Cendrars’ testamentary wish was to have his ashes scattered over the Sargasso Sea. As a man, he was callous enough to refuse to lodge his own children, even during the worst phases of the Second World War, yet he could express heartfelt sympathy for the anonymous time-servers trudging out of the metro after a day of drudgery. He once punched out the pacifist Rilke with an upper cut from his remaining arm during a heated discussion on the war in the Closerie des Lilas. He was a jack of all trades, and mastered many of them, from soldier to watchmaker to beekeeper, assuming in turn the postures of Montmartre bohemian wild man cohorting with Modigliani, multi-media genius, deadbeat dad, fearless patriot, Brazilian buccaneer, polemist and unrivalled raconteur. He set his pen to every conceivable form of writing from epic poems to war reporting, ghost writing, ad copyist, and movie scriptwriter. In the end, as any “Cendrarsian” will tell you, you don’t read Cendrars for character development or plot lines. It is because you, and others who have preceded you, have fallen under his spell.
Cendrars had an intense passion for modernity, but his enduring love was for the Middle Ages, that he liked to describe as “enormous and delicate”, citing Verlaine. One suspects the influence of Albert Durer, and particularly his frame to visually divide a subject into grids, and the occasional physiological cruelty he displays is surely derived from his own hero and spiritual mentor, Rémy de Gourmont. In his poetry, you catch the ordinary mysticism of Hokusai’s 36 views of Mount Fuji in woodblock print, the humorous philosophy and indifference of Chuang-Tzu and in his novels the absurd madness of Céline and Lewis Carroll. His descriptions of war evoke a Heironymus Bosch tryptich, as if he viewed his own experience through the retroscape of a man yet to be born.
“There is no truth, only action” says Cendrars, and that dictum provides another key to both his speech and his writing – it hinges upon cadence and tempo as much as the selection of words. And, yet, amidst the frenetic pace of his adventure and war novels, the contemplative man occasionally makes an appearance. Very few writers have the ability or inclination to “paint” a canvas in their writing; even fewer to bring musicality to poetry and prose. Cendrars attempted both, because as a master raconteur, and a former circus performer, timing, tempo and presentation were everything. Michel Manoll, who interviews Cendrars in the following pages engages Cendrars immediately in a form of improvised creative sparring over the radio waves – prodding, provoking, cajoling, consoling, and his approach works. Cendrars could easily have clammed up like a shell, but instead he unleashes himself on the world, ad-libbing his way through the events, the inventions and the great characters of the twentieth century from Chaplin to Al Jennings, the great train robber, all of whom he knew, all of whom he instinctively understood because of his great sympathy for men who, like him, followed their own path.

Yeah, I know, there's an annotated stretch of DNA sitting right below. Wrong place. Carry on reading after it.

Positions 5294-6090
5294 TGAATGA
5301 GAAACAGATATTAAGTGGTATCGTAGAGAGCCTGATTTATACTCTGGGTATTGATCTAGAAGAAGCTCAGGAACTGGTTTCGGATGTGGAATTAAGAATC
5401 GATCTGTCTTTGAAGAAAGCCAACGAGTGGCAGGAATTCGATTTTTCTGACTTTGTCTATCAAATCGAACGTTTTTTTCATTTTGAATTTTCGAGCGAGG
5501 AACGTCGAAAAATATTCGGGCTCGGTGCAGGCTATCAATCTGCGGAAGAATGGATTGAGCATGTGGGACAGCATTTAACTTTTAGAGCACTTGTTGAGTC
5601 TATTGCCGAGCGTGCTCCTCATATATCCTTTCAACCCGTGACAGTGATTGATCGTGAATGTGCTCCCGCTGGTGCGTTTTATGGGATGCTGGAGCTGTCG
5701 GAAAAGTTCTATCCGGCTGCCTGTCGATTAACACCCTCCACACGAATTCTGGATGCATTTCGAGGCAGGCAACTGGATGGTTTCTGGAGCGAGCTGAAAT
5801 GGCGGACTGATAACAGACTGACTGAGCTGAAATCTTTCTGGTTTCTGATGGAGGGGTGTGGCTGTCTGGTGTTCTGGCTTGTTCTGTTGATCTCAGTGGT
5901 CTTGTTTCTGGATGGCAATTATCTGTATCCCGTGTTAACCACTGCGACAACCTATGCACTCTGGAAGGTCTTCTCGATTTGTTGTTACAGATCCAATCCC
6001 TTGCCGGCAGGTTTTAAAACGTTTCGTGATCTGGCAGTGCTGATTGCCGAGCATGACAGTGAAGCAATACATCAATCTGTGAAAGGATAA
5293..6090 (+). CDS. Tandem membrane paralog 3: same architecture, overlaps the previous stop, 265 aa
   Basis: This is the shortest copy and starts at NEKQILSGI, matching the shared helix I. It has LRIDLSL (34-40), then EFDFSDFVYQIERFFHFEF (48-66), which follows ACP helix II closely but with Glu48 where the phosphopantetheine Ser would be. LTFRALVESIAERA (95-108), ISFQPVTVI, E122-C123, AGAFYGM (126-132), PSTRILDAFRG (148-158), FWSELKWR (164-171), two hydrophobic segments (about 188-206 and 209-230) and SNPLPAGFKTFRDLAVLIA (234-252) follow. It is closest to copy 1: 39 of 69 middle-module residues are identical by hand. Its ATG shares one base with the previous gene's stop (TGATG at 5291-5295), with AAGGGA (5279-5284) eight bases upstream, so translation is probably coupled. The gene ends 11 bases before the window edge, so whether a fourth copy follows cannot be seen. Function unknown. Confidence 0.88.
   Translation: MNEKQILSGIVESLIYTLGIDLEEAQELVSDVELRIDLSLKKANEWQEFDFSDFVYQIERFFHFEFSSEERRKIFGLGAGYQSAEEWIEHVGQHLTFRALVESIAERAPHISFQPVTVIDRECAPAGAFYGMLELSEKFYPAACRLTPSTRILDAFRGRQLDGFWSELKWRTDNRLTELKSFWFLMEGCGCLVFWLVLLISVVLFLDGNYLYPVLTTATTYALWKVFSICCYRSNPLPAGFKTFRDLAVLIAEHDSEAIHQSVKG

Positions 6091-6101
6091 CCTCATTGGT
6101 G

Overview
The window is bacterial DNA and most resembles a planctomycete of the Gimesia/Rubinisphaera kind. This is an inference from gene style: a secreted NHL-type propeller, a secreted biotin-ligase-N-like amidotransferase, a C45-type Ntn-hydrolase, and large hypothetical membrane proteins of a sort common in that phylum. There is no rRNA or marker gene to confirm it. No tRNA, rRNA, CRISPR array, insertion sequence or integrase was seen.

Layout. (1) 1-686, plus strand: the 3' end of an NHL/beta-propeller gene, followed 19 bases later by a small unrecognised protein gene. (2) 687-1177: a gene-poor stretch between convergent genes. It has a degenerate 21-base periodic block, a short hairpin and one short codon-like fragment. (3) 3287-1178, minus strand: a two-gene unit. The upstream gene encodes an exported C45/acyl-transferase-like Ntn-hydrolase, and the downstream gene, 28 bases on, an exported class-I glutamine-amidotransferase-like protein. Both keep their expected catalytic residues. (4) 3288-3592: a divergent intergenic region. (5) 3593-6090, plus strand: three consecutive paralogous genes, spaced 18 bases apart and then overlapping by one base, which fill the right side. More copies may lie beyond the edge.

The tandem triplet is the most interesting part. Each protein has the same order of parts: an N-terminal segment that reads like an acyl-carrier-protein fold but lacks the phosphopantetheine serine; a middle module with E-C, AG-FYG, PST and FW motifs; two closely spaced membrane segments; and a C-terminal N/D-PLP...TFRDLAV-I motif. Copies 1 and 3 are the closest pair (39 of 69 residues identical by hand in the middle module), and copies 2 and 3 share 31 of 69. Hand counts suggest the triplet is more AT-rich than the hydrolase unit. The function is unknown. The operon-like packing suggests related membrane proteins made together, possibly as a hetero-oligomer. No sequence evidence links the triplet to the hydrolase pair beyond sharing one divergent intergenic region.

Because the medium of radio – one feared by his contemporaries – suits him so well Cendrars shines during the radio interviews in this volume. In a similar position, Breton insisted on writing down all his answers in advance. Cendrars on the other hand, insisted on improvising, and the interview becomes a jam session. Any rendering of the text – particularly in translation – has to take into account the theatricality of Cendrars’ back-and-forth with the interviewer Manoll. He begins by talking of his father the inventor. Then he’s onto his days as a ghost writer for Apollinaire. Suddenly, he confesses “I was a writing addict! Don’t read, it’s dangerous!” Or he refers to his thirty-six professions. His days as a whaler. Trapping armadillos. Cendrars derided Picasso as the son of a curator. He hated Breton the surrealist as a liar and a hustler.
Today, people increasingly resemble each other, not by virtue of their qualities, but by their lack of qualities. The individual is shunned, as if the reduced space on the planet has everybody thinking originality is a luxury for another time. Here is a man who stands apart, who fearlessly found his own path, and then, “held the posture” until the end of his time on the mortal coil.
Step into these pages then, and listen to the words he spoke – to their originality, their musicality, their humour, their occasional savagery, and more than anything, the love that this extraordinary man had for humanity in all its irregular forms and contours. Every word contained in this book was first spoken into a microphone in 1953, and only later transcribed, giving it an audio flavour, even though it appears in print form.
Cendrars Speaks, Ekstasis Editions